'I raised my hand': Four leaders discuss the lessons they learned along diverse career paths

Author: Carol Elliott

The three panelists settling into their chairs on the Jordan Auditorium stage shared athletics as a common background. But almost as soon as introductions were over, it became clear that it was their leadership experience that would make for a lively evening.

“Lessons in Leadership: From the Locker Room to the Boardroom,” held Oct. 16, featured four participants – three panelists and a moderator – who brought a wealth of frank insights about what it takes to lead a team:

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Muffet McGraw, the Karen and Kevin Keyes Family Head Women's Basketball Coach, is entering her 29th season as head women's basketball coach at Notre Dame and her 34th season overall. She is the only NCAA Division I coach ever to be named a consensus National Coach of the Year three times (2001, 2013, 2014).

Cathy Engelbert, who played at Lehigh University under McGraw’s coaching and helped the school to the 1986 East Coast Conference championship, is now the CEO of Deloitte and was named to Fortune’s 2015 list of “Most Powerful Women.”

Ruth Riley (EMBA ’16) retired from the Women’s National Basketball Association in 2014 and is one of nine women in history to earn an NCAA title (2001 as a co-captain at Notre Dame), a WNBA title (2003 and 2006 in Detroit) and an Olympic gold medal (2004 with Team USA in Athens, Greece).

Anne Thompson (ND ’79) has worked as a journalist for more than 35 years, and currently reports for all of NBC’s major platforms, “NBC Nightly News,” “Today,” MSNBC and NBCNews.com. Her coverage has focused on major environmental issues, as well as the Catholic Church, including extensive reporting on Pope Francis’ recent trip to the U.S.

Thompson led the panelists through a thoughtful, wide-ranging discussion about their career paths, how leadership opportunities during the college prepared them for their leadership roles now, and particular challenges they’ve faced as women in leadership positions.

At the close of the event, the audience of 200-plus students, faculty members, alums and members of the community came away with a collection of statements to ponder that reflected common experiences, but also distinct differences. A few examples:

·        “We need to stop telling our daughters how pretty they are and start telling them how smart they are.” (McGraw)

·        "I took some risks. I did raise my hand. That's why I am where I am today."  (Engelbert)

·        “Every woman who succeeds must reach her hand back to help other women.” (Thompson)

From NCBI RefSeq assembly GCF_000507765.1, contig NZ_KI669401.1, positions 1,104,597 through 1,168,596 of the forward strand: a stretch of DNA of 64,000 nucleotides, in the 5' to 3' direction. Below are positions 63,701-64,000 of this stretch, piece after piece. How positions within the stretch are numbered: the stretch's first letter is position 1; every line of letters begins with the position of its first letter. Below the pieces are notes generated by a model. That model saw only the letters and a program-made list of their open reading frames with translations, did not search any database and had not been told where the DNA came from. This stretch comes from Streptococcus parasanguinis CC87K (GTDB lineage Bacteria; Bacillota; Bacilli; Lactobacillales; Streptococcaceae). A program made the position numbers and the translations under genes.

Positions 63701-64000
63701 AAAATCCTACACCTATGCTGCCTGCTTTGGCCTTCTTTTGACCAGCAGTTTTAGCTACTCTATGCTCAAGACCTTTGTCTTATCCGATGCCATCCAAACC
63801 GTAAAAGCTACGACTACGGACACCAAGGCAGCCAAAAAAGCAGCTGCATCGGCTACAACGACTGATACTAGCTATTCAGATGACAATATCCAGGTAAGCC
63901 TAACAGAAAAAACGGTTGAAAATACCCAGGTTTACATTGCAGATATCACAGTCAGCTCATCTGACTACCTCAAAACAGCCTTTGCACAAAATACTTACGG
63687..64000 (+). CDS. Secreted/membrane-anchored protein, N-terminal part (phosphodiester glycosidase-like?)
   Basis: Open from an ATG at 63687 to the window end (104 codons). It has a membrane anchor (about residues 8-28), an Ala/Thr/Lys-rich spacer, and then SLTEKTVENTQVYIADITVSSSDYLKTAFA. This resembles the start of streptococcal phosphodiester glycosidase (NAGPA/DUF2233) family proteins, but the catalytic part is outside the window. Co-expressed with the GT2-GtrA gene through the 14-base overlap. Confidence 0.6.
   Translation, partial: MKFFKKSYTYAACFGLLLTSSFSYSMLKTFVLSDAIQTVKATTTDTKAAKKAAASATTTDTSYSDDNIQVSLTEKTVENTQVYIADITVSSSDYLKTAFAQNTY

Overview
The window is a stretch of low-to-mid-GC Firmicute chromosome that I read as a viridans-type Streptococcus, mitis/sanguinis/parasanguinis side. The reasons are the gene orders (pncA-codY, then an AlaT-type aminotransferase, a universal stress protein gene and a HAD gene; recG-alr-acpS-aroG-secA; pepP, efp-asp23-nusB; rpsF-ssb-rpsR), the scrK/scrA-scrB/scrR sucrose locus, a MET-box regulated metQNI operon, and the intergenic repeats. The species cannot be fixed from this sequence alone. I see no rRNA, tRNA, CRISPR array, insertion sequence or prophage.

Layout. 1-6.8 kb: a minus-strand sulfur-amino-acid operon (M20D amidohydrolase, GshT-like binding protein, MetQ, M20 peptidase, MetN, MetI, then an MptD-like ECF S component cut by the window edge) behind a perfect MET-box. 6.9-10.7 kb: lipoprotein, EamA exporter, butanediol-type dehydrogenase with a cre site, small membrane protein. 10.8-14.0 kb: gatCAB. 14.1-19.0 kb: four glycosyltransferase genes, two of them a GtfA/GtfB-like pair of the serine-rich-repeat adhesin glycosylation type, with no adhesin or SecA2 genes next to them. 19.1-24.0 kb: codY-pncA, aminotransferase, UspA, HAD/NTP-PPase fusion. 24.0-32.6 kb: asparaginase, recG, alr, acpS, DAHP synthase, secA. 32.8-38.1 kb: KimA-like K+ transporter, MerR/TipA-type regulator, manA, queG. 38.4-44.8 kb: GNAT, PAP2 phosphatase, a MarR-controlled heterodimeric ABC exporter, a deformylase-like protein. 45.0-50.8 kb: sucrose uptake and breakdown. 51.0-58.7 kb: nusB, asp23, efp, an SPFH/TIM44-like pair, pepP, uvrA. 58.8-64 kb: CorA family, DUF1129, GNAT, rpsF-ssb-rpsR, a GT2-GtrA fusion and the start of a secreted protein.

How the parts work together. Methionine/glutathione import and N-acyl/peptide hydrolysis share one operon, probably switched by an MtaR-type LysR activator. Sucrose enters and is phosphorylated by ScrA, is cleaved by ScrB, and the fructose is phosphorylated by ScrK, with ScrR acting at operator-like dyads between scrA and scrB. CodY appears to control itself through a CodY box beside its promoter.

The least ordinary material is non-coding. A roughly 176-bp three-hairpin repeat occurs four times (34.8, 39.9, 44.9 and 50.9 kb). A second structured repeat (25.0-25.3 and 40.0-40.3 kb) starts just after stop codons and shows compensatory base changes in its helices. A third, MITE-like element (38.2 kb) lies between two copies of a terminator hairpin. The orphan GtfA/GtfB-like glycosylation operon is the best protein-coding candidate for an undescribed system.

·        “I define success as leading a life of significance that impacts others.” (Riley)

McGraw spoke about teaching players to overcome conflict – which, she said, women hate – by focusing instead on the aspect of competing, which she sees as vital to developing a team as well as an individual. “How are you going to make someone better if you don’t go all out?” she said.

Engelbert described learning to “raise her hand” and take risks with her career, but also shared her view around the importance of building a diverse culture, given the challenge of leading one of the largest professional services organizations in the nation with 70,000 professionals in nearly 90 U.S. cities and India.

“Some of our success with women’s initiatives is because we include men in the conversation,” she said, stressing the need for an organization to keep all employees engaged in building a positive culture.

Riley, who is well-known for her humble style, talked about her role as captain as primarily involving helping teammates learn to cooperate and communicate. She currently serves in a leadership role for a number of social ventures, including No Kid Hungry and Inspire Transformation, a social organization in South Africa. She also is an ambassador with NBA and WNBA Cares, the community service arms for both professional basketball leagues.

“What I hope people took away from our panel is that as women, we need to take more ownership in our individual paths to leadership, be more courageous once we are in those positions, and both men and women alike need to be more intentional about developing future female leaders,” said Riley. 

“Having self-awareness of and consciously working on the inhibiting tendencies that we as women generally exhibit is essential to leadership development,” she added. “The best leadership style is the one that is authentic to your personality, there is not a singular prototype to what a great leader should look like.  Lastly, true leadership can only be executed with humility, you can’t lead others if you are focused on yourself. "